Director – Zacharias Kunuk, Screenplay – Paul Apak Angilirq, Producers – Paul Apak Angilirq, Zacharias Kunuk & Norman Cohn, Photography – Norman Cohn, Music – Chris Crilly, Design – James Ungalaaq. Production Company – Igloolik Isuma Productions/The National Film Board of Canada.
Natar Ungalaaq (Atanarjuat), Sylvia Ivalu (Atuat), Peter-Henry Arnatsiaq (Oki), Lucy Tulugarjuk (Puta), Pauloosie Qulitalik (Qulitalik), Madeline Ivalu (Panikpak), Pakkak Innukshuk (Amaqjuaq), Eugene Ipkarnak (Sauri)
In the far frozen north of the Arctic Circle, the chief Sauri and his bullying sons dominate a small tribe of Inuit. When one tribe member Atanarjuat falls in love with the beautiful Atuat, this angers Sauri’s son Oki to whom Atuat has been promised. However, Atanarjuat wins Atuat fairly in a fight for her hand against Oki and they are married. With Atuat pregnant, Atanarjuat must depart to go seal hunting over the spring and takes Sauri’s daughter Puta to accompany him, making her his second wife. However, after returning to the encampment, Puta, while graciously accepted by Atuat, commits the crime of sleeping with Atanarjuat’s brother Amaqjuaq. Puta then tells her family that Atanarjuat tried to kill her. Oki swears to kill Atanarjuat and pursues him naked across the ice for miles, although Atanarjuat eventually escapes. Returning, Oki kills Sauri and usurps leadership of the tribe, after which he treats Atuat with disdain. Atanarjuat bides his time waiting to return and confront with the spirit of evil that has come upon his tribe.
The Inuit, or to give them their English name The Eskimo, have always been an interesting culture. Originating in Alaska, the Inuit people migrated across Canada and even as far as Greenland around the first millennium to eventually inhabit the entire North American Arctic. The Inuit have a unique culture in that it is one lived almost entirely around hunting Arctic animals (whales, seal, caribou, fish) and has little in the way of any vegetable diet, and also in that it was a culture that developed without the employment of iron until European contact in the 19th Century. On film, the Inuit have been represented by the likes of the classic documentary Nanook of the North (1922), Philip Kaufman’s White Dawn (1976) and with interesting, although not entirely successful artistic ambition, in Vincent Ward’s Map of the Human Heart (1993). Subsequent to this, there was also Disney’s animated Brother Bear (2003).
Atanarjuat: The Fast Runner is one of these rare additions to Inuit cinema. It adds an entire new dimension to anything that has been attempted before. It comes, supported by the National Film Board of Canada, from a production company that has been formed by Inuit peoples. Not only is it shot in the Arctic Circle town of Igloolik (near Baffin Island) but is entirely cast, crewed, written, directed and produced by native Inuit people. All the dialogue comes in the native Inuktitut language.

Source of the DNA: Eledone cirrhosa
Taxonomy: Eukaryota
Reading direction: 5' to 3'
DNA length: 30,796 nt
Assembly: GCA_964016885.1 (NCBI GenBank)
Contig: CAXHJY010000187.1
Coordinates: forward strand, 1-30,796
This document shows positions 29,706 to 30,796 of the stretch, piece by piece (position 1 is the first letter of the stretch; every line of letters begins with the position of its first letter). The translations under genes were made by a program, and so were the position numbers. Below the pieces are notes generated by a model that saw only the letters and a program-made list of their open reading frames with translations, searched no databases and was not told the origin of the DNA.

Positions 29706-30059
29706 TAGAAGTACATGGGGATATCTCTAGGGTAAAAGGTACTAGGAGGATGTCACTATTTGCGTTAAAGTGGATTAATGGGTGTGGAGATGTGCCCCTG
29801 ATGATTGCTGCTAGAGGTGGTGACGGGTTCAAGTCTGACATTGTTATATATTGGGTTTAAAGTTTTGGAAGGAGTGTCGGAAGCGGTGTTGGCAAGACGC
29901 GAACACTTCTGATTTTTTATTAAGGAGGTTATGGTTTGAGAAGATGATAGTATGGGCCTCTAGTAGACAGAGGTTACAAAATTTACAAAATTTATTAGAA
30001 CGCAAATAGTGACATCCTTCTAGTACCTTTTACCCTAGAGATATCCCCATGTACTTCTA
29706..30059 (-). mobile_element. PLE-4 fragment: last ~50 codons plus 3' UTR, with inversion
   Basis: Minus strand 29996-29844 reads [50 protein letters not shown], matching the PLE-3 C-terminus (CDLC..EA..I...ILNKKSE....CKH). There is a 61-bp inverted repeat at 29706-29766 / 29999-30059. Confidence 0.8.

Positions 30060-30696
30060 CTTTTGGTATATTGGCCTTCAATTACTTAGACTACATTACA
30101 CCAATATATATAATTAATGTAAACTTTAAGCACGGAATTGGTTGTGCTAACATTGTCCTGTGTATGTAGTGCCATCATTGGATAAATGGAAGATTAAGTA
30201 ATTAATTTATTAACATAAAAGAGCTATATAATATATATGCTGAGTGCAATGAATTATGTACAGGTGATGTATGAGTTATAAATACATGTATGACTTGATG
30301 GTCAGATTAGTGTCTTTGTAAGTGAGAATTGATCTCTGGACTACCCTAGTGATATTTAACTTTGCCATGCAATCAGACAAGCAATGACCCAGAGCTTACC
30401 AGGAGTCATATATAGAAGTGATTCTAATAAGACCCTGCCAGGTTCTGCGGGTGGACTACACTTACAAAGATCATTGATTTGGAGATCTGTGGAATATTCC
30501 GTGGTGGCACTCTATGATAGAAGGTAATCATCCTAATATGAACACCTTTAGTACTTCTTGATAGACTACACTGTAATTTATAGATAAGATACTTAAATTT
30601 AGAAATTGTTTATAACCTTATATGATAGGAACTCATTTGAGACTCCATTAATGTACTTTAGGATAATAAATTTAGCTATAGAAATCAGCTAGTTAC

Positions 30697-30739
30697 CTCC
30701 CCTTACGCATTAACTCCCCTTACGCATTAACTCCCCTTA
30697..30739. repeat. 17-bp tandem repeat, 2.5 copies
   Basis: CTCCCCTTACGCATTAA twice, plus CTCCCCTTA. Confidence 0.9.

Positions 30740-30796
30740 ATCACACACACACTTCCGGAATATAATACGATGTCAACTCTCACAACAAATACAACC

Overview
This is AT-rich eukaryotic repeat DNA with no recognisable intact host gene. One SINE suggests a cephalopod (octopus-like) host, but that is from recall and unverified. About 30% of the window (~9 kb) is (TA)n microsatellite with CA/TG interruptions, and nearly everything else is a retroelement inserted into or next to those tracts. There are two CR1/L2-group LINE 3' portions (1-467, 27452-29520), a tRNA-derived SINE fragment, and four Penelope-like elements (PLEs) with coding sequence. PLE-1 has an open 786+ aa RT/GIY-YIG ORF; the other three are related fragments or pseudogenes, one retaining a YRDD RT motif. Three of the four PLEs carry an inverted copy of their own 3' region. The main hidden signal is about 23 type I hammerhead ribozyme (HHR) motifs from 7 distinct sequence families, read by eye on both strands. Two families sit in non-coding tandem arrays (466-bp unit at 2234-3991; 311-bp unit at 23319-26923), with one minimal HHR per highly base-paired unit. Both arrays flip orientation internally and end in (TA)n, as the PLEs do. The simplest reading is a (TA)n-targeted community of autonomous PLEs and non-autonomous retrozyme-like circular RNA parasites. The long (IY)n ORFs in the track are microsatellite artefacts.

Moreover, the filmmakers have made all effort to evoke a painstaking realism. Atanarjuat: The Fast Runner could be set in any time period but it has been deliberately stripped of all elements of European culture – everything we see on screen is handmade and crafted in the way it would have been pre-European contact. The filmmakers even went to the notebooks of Admiral William Perry’s British Naval expedition to Igloolik in 1822-3 to obtain an authentic picture of the untouched Inuit culture.
Though based on an Inuit legend, the plot of Atanarjuat: The Fast Runner is in essence not that different to the cod anthropological cliches of films such as One Million Years B.C. (1966) and Creatures the World Forgot (1971) – the tribe is taken over by the bad seed inheritor, the good hero is driven out to make a triumphant return after various travails in the wilderness, the hero is drawn between one good and loving woman and a calculating strumpet. That said, Atanarjuat develops a complex and very moving story out of the material. It is not a story that is always clear in subtitles – it takes some time for the intricacies of Inuit multiple marriage to become apparent and it is not apparent until the end why Puta is telling her brothers that Atanarjuat tried to kill her.
Zacharias Kunuk directs long scenes. Sometimes this is so that he can show us every facet of Inuit culture – we get detailed lessons in building igloos, in using sharpened stone to strip whale meat and some fascinating scenes where disputes are settled by a fight where either combatant stands still and in turn lets their opponent measure a blow to their head and then deliver it.
The film’s visual and dramatic highlight is a long sustained sequence where three hunters pursued a naked Atanarjuat across miles and miles of empty snowy waste – the end credits reveal that this was a genuine feat of endurance that actor Natar Ungalaaq underwent for the role. The cast are often amateurs and most had never acted before but both the rawness of the performances and the detail with which Zacharias Kunuk dwells upon each scene evokes a rare depth and authenticity that is far and away from anything that any commercial cinematic equivalent might offer.
That one is looking into the past and seeing a story that might have happened and people that may have been there, Atanarjuat: The Fast Runner leaves one with no doubt whatsoever. The completeness of the vision and the real sense of pathos and emotion the actors engender in their roles has a rare ring of total authenticity.
Zacharias Kunuk, this time co-directing with Atanarjuat cinematographer/producer Norman Cohn, next went onto make The Journals of Knud Rasmussen (2006), detailing the meeting between Inuit and Europeans, and then solo directing Maluglutit/Searchers (2016) and One Day in the Life of Noah Piugattuk (2019).